TABLE E______________________________________Arabian Light Vacuum Gas OilGravity, API 22.9Sulfur, wt %         2.19N, total, ppmw       887Pour Point C.                29 C.ASTM D-1160 Dist.IBP/10%, C.  339/38030/50%, C.   413/44770/90%, C.   468/503EP C.        536______________________________________
EXAMPLE III

An experiment was carried out to test the sensitivity of a catalyst containing a silicalite crystalline silicate to the presence of nitrogen. The test of Example II was repeated except that the feed was adjusted with 1,1,3,3-tetramethylguanidine with 1,1,3,3 tetramethylguanidine to contain 8600 ppm nitrogen. As a result of the added nitrogen, the reaction rate constant for conversion of 316 C.+ to 316 C.- hydrocarbon declined by only 25% and the overall conversion declined by 20%. By contrast, a catalyst containing 25% ZSM-5 in the same matrix tested at the same conditions exhibited a 64% decline in the reaction rate constant in the presence of the high nitrogen content feed. Thus, while feed nitrogen does not have a significant effect on the crystalline silicate, it is still preferable to reduce the feed nitrogen level.

EXAMPLE IV

A test was conducted to compare the hydrocarbon conversion activity of silicalite, ZSM-5, and silica gel for long chain n-paraffins. Individual samples of silicalite, H-ZSM-5, and an amorphous silica were placed in containers together with measured amounts of n-C36 and subjected to thermal gravimetric analysis. The samples were heated at 10 C./min; a plot of weight n-C36 remaining vs. the temperature is shown in FIG. 1. As can be seen in FIG. 1, the rate of weight loss, i.e., the hydrocarbon conversion activity, for the crystalline silicate and for amorphous silica is greatest between 300-350 C., whereas for ZSM-5 it is greatest between 200-250 C.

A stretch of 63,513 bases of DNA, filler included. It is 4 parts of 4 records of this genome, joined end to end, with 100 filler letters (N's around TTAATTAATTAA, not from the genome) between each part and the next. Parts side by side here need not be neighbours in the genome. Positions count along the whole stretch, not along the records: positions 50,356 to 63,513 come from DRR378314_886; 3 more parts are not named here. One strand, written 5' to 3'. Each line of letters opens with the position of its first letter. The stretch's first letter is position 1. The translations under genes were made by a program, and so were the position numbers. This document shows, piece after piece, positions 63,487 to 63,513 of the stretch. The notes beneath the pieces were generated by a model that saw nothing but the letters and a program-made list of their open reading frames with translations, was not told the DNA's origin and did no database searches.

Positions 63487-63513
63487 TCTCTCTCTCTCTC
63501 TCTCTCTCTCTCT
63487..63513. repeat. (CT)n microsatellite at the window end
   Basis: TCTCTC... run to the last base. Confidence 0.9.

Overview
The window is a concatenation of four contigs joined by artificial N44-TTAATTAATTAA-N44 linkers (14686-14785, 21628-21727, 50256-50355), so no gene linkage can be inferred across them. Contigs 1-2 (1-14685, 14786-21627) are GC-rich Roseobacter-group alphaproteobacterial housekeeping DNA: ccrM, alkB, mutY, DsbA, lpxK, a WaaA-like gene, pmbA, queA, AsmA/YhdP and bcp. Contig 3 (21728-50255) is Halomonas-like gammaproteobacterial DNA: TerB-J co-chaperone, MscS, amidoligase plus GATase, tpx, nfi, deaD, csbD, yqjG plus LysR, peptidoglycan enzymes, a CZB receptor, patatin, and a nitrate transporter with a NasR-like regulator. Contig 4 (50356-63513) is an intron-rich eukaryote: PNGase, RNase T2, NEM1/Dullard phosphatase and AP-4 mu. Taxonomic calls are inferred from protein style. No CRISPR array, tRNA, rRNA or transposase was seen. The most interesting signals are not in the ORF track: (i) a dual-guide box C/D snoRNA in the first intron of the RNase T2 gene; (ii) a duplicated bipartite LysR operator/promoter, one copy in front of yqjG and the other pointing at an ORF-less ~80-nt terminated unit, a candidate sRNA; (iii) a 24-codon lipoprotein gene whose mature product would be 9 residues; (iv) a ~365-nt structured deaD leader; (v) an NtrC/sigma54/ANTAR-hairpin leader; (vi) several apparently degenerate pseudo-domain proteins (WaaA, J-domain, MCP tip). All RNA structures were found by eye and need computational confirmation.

EXAMPLE V

An experiment was performed to compare the catalytic activity of silicalite and ZSM-5 for dewaxing gas oil feeds. The feed of Table E was contacted with three composites: 25 weight percent silicalite disposed in a silica alumina matrix having a high alumina content, 25 weight percent H-ZSM-5 disposed in the same matrix, and the matrix alone. The reaction conditions and an analysis of the resulting products are shown in Table F:

              TABLE F______________________________________          Silicalite H-ZSM-5  Matrix______________________________________Reaction ConditionsTemperature C.          404        404      404Pressure, Atm. 167        167      167LHSV V/V/Hr    1.0        1.0      1.0Total conversion,          36.0       54.2     43.2wt % feedTotal n-paraffin          41.5       78.9     8.9conversion, wt % feed______________________________________        Product Analysisn-Paraffin Level       Feed   Silicalite H-ZSM-5                                Matrix______________________________________n-C18  0.12   0.48       0.18   0.44n-C19  0.17   0.42       0.02   0.52n-C20  0.30   0.34       0.02   0.71n-C21  0.47   0.58       0.07   0.34n-C22  0.55   0.43       0.05   0.68n-C23  0.55   0.38       0.31   0.58n-C24  0.53   0.34       0.05   0.58n-C25  0.51   0.30       0.12   0.45n-C26  0.51   0.19       0.03   0.41n-C27  0.49   0.11       0.08   0.25n-C28  0.45   0.17       0.15   0.21n-C29  0.43   0.09       0.24   0.11n-C30  0.39   0.03       0.07   0.20n-C31  0.30   0.00       0.00   0.15n-C32  0.28   0.00       0.00   0.08n-C33  0.28   0.00       0.00   0.00n-C34  0.16   0.00       0.00   0.00n-C35  0.12   --         --     --Total n-paraffins       6.61   3.86       1.39   6.01wt % of feed______________________________________